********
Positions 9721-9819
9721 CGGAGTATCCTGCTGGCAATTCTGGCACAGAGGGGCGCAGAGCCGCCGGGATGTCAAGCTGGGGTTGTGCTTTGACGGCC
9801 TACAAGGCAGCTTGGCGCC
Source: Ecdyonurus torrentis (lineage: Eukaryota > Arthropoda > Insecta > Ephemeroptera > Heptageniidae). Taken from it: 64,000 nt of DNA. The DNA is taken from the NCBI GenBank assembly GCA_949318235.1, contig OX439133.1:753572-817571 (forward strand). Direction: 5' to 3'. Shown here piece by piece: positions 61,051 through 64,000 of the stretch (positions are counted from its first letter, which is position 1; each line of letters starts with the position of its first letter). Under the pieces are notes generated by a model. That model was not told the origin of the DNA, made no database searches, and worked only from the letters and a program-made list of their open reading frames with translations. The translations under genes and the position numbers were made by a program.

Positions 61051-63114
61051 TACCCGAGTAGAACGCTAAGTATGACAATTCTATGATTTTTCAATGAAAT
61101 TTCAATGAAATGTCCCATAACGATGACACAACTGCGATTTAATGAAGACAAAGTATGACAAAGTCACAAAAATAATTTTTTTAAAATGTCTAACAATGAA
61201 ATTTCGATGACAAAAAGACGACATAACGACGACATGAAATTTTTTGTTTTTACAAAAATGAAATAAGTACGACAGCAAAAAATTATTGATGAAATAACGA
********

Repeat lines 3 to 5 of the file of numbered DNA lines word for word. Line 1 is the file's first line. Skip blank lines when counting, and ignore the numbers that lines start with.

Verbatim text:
9801 TACAAGGCAGCTTGGCGCC
Source: Ecdyonurus torrentis (lineage: Eukaryota > Arthropoda > Insecta > Ephemeroptera > Heptageniidae). Taken from it: 64,000 nt of DNA. The DNA is taken from the NCBI GenBank assembly GCA_949318235.1, contig OX439133.1:753572-817571 (forward strand). Direction: 5' to 3'. Shown here piece by piece: positions 61,051 through 64,000 of the stretch (positions are counted from its first letter, which is position 1; each line of letters starts with the position of its first letter). Under the pieces are notes generated by a model. That model was not told the origin of the DNA, made no database searches, and worked only from the letters and a program-made list of their open reading frames with translations. The translations under genes and the position numbers were made by a program.

Positions 61051-63114